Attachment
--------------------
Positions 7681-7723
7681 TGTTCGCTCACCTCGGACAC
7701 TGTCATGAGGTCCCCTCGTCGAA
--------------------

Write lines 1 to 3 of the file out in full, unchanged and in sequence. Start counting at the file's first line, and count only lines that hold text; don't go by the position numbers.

Positions 7681-7723
7681 TGTTCGCTCACCTCGGACAC
7701 TGTCATGAGGTCCCCTCGTCGAA